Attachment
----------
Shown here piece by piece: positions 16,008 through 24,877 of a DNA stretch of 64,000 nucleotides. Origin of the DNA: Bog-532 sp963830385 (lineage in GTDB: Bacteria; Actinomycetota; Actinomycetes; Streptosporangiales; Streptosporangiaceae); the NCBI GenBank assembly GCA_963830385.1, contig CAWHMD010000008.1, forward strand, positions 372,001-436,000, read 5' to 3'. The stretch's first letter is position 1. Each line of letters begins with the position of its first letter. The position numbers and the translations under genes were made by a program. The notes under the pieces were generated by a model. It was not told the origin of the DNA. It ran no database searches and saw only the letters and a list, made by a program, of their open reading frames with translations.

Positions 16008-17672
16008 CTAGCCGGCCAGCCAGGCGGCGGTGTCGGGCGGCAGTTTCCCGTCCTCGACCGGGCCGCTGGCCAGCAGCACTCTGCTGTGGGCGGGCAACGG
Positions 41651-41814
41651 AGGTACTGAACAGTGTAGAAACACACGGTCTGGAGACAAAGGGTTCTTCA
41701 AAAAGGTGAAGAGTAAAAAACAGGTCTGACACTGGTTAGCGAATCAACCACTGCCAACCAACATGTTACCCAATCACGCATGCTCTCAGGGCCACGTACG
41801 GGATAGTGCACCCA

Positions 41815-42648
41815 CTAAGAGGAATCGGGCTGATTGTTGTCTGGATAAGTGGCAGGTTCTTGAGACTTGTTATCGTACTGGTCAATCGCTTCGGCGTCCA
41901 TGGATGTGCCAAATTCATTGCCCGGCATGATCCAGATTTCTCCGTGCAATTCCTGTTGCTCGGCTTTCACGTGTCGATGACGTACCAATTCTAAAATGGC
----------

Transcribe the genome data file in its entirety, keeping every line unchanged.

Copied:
Shown here piece by piece: positions 16,008 through 24,877 of a DNA stretch of 64,000 nucleotides. Origin of the DNA: Bog-532 sp963830385 (lineage in GTDB: Bacteria; Actinomycetota; Actinomycetes; Streptosporangiales; Streptosporangiaceae); the NCBI GenBank assembly GCA_963830385.1, contig CAWHMD010000008.1, forward strand, positions 372,001-436,000, read 5' to 3'. The stretch's first letter is position 1. Each line of letters begins with the position of its first letter. The position numbers and the translations under genes were made by a program. The notes under the pieces were generated by a model. It was not told the origin of the DNA. It ran no database searches and saw only the letters and a list, made by a program, of their open reading frames with translations.

Positions 16008-17672
16008 CTAGCCGGCCAGCCAGGCGGCGGTGTCGGGCGGCAGTTTCCCGTCCTCGACCGGGCCGCTGGCCAGCAGCACTCTGCTGTGGGCGGGCAACGG
Positions 41651-41814
41651 AGGTACTGAACAGTGTAGAAACACACGGTCTGGAGACAAAGGGTTCTTCA
41701 AAAAGGTGAAGAGTAAAAAACAGGTCTGACACTGGTTAGCGAATCAACCACTGCCAACCAACATGTTACCCAATCACGCATGCTCTCAGGGCCACGTACG
41801 GGATAGTGCACCCA

Positions 41815-42648
41815 CTAAGAGGAATCGGGCTGATTGTTGTCTGGATAAGTGGCAGGTTCTTGAGACTTGTTATCGTACTGGTCAATCGCTTCGGCGTCCA
41901 TGGATGTGCCAAATTCATTGCCCGGCATGATCCAGATTTCTCCGTGCAATTCCTGTTGCTCGGCTTTCACGTGTCGATGACGTACCAATTCTAAAATGGC